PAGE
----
About this item
As America approaches the seventy-fifth anniversary of the attack on Pearl Harbor, author William M. Christie provides a detailed history of the United States on the eve of World War II.1941: The America That Went to War presents not only the military events of 1941 and specific areas of interest like sports, home life, and transportation, but also an overall portrait of the country.The America of 1941 was very different from the country we know today. Most people were just getting back on their feet after the struggles of the Depression, their interests personal and inward. Access to the political process was uneven, yet there was no general assumption that all citizens should have an equal voice in government. Magazines and radio provided all the cultural experiences people expected to be able to enjoy. Ethnic stereotypes were widely accepted, and concerns with social justice were only beginning to expand. After the Depression, most workers found jobs related to the growth of the American defense industry, but the nation was fearful of the foreign wars that made increased armaments necessary. Yet everything was about to change with the forced entry onto the world stage. Christie describes all this and more, demonstrating that one cannot understand the United States during and after World War II without understanding the country that entered the war.Organized in a series of vignettes representing focal events of each month, 1941 brings readers into the mind-set of 1941 America. These stories show both what Americans were doing and how they saw themselves and the world in that last year of peace.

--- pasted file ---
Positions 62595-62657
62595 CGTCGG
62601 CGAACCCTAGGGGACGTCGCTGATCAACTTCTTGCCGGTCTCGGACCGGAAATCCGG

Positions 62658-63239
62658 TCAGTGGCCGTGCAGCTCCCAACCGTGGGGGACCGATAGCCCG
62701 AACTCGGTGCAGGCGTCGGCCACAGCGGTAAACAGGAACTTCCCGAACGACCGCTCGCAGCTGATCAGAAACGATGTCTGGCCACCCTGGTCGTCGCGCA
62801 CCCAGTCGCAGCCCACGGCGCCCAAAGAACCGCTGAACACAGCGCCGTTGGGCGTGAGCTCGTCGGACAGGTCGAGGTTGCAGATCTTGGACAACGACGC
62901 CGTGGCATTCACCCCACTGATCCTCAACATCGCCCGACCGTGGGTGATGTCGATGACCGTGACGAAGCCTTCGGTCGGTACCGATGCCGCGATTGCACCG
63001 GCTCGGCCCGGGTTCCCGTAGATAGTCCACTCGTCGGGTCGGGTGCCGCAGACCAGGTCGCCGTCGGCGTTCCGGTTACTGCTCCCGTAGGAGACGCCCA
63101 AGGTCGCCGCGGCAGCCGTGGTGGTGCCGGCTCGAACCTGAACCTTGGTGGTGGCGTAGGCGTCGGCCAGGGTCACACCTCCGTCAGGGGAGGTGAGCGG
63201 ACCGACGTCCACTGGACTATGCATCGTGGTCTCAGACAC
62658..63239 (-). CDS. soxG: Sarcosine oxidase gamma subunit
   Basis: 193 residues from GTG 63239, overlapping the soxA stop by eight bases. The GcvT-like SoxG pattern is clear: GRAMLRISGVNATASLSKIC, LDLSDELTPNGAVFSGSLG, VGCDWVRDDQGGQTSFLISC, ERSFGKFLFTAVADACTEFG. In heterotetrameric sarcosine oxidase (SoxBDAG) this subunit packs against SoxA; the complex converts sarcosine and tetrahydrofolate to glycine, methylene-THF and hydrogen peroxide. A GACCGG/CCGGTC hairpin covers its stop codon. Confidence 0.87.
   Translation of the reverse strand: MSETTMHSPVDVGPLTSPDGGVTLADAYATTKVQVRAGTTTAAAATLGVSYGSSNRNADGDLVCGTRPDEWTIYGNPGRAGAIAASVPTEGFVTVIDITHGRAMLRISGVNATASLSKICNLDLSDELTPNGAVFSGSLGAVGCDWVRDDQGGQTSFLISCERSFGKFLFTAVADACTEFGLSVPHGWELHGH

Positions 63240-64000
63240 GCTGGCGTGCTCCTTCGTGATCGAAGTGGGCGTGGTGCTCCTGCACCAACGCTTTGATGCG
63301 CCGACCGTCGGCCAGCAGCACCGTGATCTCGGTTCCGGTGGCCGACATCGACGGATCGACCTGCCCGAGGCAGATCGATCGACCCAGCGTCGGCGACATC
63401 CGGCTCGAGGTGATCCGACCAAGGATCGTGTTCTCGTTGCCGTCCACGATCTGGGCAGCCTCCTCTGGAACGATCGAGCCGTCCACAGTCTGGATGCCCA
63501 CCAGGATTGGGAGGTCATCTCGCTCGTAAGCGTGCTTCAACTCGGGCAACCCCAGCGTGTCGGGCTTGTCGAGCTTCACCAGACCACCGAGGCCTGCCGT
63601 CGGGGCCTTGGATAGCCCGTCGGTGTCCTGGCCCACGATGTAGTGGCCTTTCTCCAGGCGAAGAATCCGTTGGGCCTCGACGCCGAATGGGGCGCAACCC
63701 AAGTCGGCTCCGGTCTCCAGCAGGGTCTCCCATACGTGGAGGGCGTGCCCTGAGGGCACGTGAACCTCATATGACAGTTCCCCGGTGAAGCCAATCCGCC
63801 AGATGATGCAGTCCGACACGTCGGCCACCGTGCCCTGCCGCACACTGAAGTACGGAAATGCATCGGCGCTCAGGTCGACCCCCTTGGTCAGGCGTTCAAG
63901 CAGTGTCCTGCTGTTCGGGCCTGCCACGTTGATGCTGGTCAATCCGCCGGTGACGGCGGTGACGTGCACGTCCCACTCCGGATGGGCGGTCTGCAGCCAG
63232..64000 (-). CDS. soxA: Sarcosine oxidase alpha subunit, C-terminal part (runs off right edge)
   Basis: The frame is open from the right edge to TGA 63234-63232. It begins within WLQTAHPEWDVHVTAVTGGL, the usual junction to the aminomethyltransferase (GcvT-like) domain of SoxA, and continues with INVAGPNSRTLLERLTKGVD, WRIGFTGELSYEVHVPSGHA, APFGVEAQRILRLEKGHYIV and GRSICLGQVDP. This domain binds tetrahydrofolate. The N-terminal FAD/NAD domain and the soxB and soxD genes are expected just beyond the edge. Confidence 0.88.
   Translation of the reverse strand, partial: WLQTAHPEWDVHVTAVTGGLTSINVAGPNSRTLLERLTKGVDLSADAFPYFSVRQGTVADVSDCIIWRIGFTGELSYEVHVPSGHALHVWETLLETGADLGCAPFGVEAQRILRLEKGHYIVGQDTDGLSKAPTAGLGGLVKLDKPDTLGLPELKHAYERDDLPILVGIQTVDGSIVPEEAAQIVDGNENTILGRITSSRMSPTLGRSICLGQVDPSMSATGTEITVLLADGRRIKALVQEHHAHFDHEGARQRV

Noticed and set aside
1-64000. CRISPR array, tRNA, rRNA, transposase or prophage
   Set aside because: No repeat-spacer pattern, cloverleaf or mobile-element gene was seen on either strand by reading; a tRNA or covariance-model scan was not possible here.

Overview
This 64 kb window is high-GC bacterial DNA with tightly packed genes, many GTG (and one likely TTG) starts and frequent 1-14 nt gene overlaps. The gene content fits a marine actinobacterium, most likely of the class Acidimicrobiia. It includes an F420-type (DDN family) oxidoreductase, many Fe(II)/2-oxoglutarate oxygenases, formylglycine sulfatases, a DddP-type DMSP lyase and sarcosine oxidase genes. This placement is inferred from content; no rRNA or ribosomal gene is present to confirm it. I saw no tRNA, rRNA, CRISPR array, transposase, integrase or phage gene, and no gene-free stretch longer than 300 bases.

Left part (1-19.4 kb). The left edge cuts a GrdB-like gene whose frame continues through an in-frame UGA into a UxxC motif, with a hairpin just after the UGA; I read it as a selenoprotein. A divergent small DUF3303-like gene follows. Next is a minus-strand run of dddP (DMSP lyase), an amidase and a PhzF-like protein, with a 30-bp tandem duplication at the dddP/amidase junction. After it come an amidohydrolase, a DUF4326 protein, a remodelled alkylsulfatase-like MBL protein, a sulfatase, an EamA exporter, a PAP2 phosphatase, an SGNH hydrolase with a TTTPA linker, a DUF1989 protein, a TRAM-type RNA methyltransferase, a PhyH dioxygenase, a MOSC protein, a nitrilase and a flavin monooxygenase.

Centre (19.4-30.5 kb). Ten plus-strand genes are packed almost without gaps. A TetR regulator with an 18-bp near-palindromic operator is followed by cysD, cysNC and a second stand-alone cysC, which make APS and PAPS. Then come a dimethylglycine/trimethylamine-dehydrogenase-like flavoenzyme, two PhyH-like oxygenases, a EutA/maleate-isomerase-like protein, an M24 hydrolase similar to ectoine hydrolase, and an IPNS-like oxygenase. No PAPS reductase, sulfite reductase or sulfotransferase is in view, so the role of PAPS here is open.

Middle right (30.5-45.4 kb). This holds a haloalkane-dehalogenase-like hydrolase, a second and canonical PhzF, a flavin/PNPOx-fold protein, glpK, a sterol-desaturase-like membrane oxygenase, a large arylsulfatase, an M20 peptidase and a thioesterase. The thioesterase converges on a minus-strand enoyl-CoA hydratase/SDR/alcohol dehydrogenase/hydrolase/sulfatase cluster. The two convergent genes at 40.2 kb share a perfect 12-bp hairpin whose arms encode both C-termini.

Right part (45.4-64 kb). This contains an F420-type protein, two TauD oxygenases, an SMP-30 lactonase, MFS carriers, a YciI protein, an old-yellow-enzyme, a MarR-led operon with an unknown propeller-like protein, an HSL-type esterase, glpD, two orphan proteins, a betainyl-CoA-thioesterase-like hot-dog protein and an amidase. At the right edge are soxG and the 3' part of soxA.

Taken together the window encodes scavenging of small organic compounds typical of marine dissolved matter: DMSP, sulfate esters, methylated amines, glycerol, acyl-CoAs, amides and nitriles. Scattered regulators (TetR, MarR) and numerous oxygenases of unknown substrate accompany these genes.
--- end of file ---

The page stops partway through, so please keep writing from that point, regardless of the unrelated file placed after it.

Number of Pages: 349
Publisher: Perseus Distribution Services
Author: William M. Christie
Street Date: September 27, 2016
Item Number (DPCI): 248-16-4875
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